As soon as the words left my mouth, I knew I had made a mistake.
“Ah, nne. You are Igbo.” The woman I greeted tucked her phone away inside her bag and beckoned. “Come closer, good girl. Nwa azulu azu.”
I obeyed, wishing that I kept my mouth shut when I heard her speaking on the phone. But her Igbo was so old, so melodious….she reminded me of my grandmother. I greeted her in Igbo even before I realised what I was doing. I broke my one rule and I was going to pay. I just knew it.
“Onye ebee ka ibu, who are your people?” The woman asked. I felt her eyes weighing the fullness of my breasts, circling my waist and spanning my hips.
“My father is from Oba and my mother from Neni,” I answered the traditional way. I willed myself to do something disrespectful; putting my hands on my hips or in my pockets, or starting my answers with ‘Nya eh’ or ‘Nna eh‘ but my tongue just wouldn’t obey. And I needed my hands to steady myself on the bus.
“You are a true Igbo girl. You know, looking at you I could have sworn you were one of them,” she pointed with her mouth to include everyone else on the bus. “I did not know you were our people.” I made a sound on my throat, unsure of what to say to that. She didn’t seem to notice. “You are not married?” My ring finger burned from her gaze.
“Ah, that is good. You will give me your number. My son is looking for a wife.”
“I have someone, Mama.”
“We are friendshiping together,” I explained using the Igbo term.
“Yes, I understand. But perhaps you and my son will friendship too, see who you like best. Ogoli nuo di n’abo, omalu nke ka nma.” She pulled out her phone and looked at me. “Ah, you’re not sure? Look, my son is very handsome, intelligent and tall. You will not have akakpo children n’etiwaro slate.”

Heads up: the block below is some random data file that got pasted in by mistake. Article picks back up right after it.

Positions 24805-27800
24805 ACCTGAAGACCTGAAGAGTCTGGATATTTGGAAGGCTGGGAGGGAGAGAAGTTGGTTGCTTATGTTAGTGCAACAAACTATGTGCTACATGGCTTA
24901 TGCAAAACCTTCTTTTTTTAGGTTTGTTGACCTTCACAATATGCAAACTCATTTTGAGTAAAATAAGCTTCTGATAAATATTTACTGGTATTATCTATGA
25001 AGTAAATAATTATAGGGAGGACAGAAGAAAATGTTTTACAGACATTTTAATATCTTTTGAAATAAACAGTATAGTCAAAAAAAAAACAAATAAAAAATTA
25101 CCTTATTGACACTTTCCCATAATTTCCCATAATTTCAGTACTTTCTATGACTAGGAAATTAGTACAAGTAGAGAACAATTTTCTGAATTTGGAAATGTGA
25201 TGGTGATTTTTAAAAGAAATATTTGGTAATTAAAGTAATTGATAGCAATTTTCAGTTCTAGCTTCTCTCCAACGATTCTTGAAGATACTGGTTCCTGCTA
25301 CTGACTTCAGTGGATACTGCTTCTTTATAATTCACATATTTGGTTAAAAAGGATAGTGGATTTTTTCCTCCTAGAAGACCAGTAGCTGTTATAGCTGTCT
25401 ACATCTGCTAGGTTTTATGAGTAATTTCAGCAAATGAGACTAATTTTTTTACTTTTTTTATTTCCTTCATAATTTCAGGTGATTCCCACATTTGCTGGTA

“Mama, it would not be fair on the man I am with. Just as it would not be fair if I was going with your son and gave my number to someone else just to see.”
“Ok.” Her mouth turned down at the corners and she put her phone away again. “But my heart has received you already. I am sure my son would have liked you. Please press the bell for me, this is my stop.”
“Yes, Mama.” I did as she asked. “Go well.”
“Thank you, my daughter,” she raised her voice forcing a few heads to look up and turn around. “Oh, these old bones. Standing up is such pain. If I only had daughters to help me go to market…Ewuu chi m o!”
“Oh my God driver don’t move!…” A voice shouted.
The woman lay by the side of the road, the contents of her bags scattered around and under the bus. Passengers alighted to help her.
“Is she hurt?…”
“She just fell…”
“Why isn’t her daughter doing anything…?”
There were eyes all over my skin, but instead of a mild irritation at having their daydreams interrupted, they were filled with something resembling judgement.
“Did she push her?” The question broke through in a way the stares could not. My arm had shot out as soon as I heard her scream and connected with the woman’s waist but somehow she managed to wriggle past and end up on the floor.
I had a suspicion she did it on purpose.
(Part 2 tomorrow)